With a strong, never-preachy anti-bullying message, this one scores a touchdown.

BRAVE LIKE THAT

A sixth grader who’s struggling to find a path forward that doesn’t disappoint his adoptive father befriends a bullied boy who’s delightfully comfortable in his own skin.

His father was a talented football player, so Cyrus believes that if he doesn’t succeed on the gridiron, he won’t live up to his expectations. But last year was the first year of full tackle, and Cyrus hates it. He finds far greater satisfaction helping out alongside some friendly girls at the local animal shelter, where a stray dog that he befriended has been taken. To volunteer there he must lie his way out of practices and deceive his father, too. Meanwhile, he conceals another serious problem: Even though he reads fluently, he comprehends almost nothing. When his two football-star friends begin to unmercifully pick on puny, smart, and unconventional Eduardo, Cyrus is faced with a daunting challenge. He’s convinced he’s not brave, but can he find the courage to stand up to his friends and protect the boy he finds understands him much better than they do? Cyrus is movingly supported by his grandmother, who can no longer speak after a stroke but whose love shines through. Cyrus’ plight believably expands to seem almost insurmountable, but help comes from surprising directions in this moving, character-driven tale. Cyrus and his family seem to be white; Eduardo is Latinx.

With a strong, never-preachy anti-bullying message, this one scores a touchdown. (Fiction. 9-13)

Pub Date: June 2, 2020

ISBN: 978-0-06-287811-3

Page Count: 272

Publisher: Harper/HarperCollins

Review Posted Online: Feb. 26, 2020

Kirkus Reviews Issue: March 15, 2020

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NIGHTBIRD

There’s a monster in Sidwell, Massachusetts, that can only be seen at night or, as Twig reveals, if passersby are near her house.

It’s her older brother, James, born with wings just like every male in the Fowler line for the last 200 years. They were cursed by the Witch of Sidwell, left brokenhearted by their forebear Lowell Fowler. Twig and James are tired of the secret and self-imposed isolation. Lonely Twig narrates, bringing the small town and its characters to life, intertwining events present and past, and describing the effects of the spell on her fractured family’s daily life. Longing for some normalcy and companionship, she befriends new-neighbor Julia while James falls in love with Julia’s sister, Agate—only to learn they are descendants of the Witch. James and Agate seem as star-crossed as their ancestors, especially when the townspeople attribute a spate of petty thefts and graffiti protesting the development of the woods to the monster and launch a hunt. The mix of romance and magic is irresistible and the tension, compelling. With the help of friends and through a series of self-realizations and discoveries, Twig grows more self-assured. She is certain she knows how to change the curse. In so doing, Twig not only changes James’ fate, but her own, for the first time feeling the fullness of family, friends and hope for the future.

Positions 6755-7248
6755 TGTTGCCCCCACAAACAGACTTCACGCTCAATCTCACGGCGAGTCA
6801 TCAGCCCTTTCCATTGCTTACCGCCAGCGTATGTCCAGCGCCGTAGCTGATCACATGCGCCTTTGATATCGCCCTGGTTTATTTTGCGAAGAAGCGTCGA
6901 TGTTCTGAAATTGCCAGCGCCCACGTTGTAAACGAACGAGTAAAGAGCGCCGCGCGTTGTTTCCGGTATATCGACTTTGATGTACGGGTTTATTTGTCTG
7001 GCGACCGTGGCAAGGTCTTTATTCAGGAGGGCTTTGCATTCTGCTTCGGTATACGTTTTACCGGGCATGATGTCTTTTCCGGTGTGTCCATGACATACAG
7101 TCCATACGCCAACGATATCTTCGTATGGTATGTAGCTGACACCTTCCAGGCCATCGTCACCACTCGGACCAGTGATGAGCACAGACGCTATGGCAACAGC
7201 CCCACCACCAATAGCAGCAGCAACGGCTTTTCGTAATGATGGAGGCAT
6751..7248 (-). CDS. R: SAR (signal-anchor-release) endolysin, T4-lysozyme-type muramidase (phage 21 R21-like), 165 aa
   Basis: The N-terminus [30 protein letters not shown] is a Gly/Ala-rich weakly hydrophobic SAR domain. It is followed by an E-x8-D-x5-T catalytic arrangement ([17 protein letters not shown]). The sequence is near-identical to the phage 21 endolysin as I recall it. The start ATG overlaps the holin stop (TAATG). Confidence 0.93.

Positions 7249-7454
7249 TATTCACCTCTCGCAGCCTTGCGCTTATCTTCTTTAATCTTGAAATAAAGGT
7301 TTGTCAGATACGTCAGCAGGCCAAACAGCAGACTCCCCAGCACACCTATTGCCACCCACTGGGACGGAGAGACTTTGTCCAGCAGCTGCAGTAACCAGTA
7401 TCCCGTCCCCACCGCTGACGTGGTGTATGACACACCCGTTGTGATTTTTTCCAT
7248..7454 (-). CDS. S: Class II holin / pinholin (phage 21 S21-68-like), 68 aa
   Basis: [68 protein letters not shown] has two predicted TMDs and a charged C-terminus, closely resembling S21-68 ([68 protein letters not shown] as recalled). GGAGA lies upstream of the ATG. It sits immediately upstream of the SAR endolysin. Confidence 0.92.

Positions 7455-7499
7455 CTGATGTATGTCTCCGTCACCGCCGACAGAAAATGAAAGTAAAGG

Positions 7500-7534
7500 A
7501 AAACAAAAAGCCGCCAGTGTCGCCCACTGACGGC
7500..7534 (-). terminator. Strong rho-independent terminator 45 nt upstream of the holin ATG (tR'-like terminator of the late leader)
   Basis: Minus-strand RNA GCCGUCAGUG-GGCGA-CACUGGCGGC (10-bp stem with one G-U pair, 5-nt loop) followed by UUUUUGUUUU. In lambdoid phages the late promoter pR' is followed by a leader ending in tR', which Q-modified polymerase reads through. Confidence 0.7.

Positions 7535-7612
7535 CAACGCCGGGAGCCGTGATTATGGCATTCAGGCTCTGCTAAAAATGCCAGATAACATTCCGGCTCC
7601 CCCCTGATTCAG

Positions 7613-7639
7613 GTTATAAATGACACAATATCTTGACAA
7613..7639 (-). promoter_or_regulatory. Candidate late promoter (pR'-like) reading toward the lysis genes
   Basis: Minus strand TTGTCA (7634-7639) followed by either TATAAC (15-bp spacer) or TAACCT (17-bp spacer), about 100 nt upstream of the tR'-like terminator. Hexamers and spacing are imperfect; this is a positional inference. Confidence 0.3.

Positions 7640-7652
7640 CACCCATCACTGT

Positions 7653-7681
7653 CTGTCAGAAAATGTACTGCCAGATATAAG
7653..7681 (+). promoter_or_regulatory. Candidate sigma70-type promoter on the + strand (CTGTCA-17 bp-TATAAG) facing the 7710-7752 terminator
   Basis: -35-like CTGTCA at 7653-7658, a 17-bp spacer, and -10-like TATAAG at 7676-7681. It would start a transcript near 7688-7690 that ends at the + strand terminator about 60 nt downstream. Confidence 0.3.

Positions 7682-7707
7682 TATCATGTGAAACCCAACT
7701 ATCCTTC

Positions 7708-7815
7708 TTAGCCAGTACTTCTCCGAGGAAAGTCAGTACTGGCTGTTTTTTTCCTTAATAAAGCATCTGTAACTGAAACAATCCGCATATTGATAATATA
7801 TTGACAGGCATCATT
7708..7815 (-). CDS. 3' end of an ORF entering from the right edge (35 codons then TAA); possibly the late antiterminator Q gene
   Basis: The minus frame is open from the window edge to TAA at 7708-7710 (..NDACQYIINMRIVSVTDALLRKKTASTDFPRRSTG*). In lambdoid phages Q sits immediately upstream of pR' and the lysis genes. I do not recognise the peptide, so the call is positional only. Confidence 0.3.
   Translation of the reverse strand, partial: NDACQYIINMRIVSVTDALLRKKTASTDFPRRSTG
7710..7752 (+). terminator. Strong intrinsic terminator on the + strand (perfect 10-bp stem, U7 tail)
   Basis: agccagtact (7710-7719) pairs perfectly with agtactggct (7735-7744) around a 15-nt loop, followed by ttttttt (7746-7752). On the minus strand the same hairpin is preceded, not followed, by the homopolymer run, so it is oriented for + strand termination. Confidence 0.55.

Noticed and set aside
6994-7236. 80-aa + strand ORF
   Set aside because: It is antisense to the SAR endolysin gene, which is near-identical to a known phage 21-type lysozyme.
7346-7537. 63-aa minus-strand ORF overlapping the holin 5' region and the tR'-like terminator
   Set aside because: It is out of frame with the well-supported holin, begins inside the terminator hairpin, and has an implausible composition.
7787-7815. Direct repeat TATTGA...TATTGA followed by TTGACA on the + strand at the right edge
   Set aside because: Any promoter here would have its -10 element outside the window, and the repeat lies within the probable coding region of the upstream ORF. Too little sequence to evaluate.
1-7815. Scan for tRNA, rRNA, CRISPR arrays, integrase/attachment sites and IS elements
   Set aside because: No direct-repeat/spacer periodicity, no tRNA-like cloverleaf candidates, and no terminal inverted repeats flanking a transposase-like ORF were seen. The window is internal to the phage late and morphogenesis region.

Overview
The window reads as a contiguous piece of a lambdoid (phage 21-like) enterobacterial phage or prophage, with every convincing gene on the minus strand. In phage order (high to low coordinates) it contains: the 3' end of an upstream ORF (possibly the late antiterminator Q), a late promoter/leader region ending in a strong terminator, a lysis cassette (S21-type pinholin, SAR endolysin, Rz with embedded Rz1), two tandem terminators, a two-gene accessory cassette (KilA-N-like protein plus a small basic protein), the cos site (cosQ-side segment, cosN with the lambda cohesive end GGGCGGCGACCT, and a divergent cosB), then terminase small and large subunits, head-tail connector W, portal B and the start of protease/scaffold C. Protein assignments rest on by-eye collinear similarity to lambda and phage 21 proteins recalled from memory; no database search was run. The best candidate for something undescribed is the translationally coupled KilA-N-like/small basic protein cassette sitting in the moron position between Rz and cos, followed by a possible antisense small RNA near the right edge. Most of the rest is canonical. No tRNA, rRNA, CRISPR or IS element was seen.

Enchanting. (Magical realism. 9-12)

Pub Date: March 10, 2015

ISBN: 978-0-385-38958-7

Page Count: 208

Publisher: Wendy Lamb/Random

Review Posted Online: Dec. 22, 2014

Kirkus Reviews Issue: Jan. 1, 2015

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Rich and strange (and kitted out with an eye-catching cover), but stronger in the set pieces than the internal logic.

THE SCHOOL FOR GOOD AND EVIL

From the School for Good and Evil series , Vol. 1

Chainani works an elaborate sea change akin to Gregory Maguire’s Wicked (1995), though he leaves the waters muddied.

Every four years, two children, one regarded as particularly nice and the other particularly nasty, are snatched from the village of Gavaldon by the shadowy School Master to attend the divided titular school. Those who survive to graduate become major or minor characters in fairy tales. When it happens to sweet, Disney princess–like Sophie and  her friend Agatha, plain of features, sour of disposition and low of self-esteem, they are both horrified to discover that they’ve been dropped not where they expect but at Evil and at Good respectively. Gradually—too gradually, as the author strings out hundreds of pages of Hogwarts-style pranks, classroom mishaps and competitions both academic and romantic—it becomes clear that the placement wasn’t a mistake at all. Growing into their true natures amid revelations and marked physical changes, the two spark escalating rivalry between the wings of the school. This leads up to a vicious climactic fight that sees Good and Evil repeatedly switching sides. At this point, readers are likely to feel suddenly left behind, as, thanks to summary deus ex machina resolutions, everything turns out swell(ish).

Rich and strange (and kitted out with an eye-catching cover), but stronger in the set pieces than the internal logic. (Fantasy. 11-13)

Pub Date: May 14, 2013

ISBN: 978-0-06-210489-2

Page Count: 496

Publisher: Harper/HarperCollins

Review Posted Online: Feb. 13, 2013

Kirkus Reviews Issue: April 15, 2013

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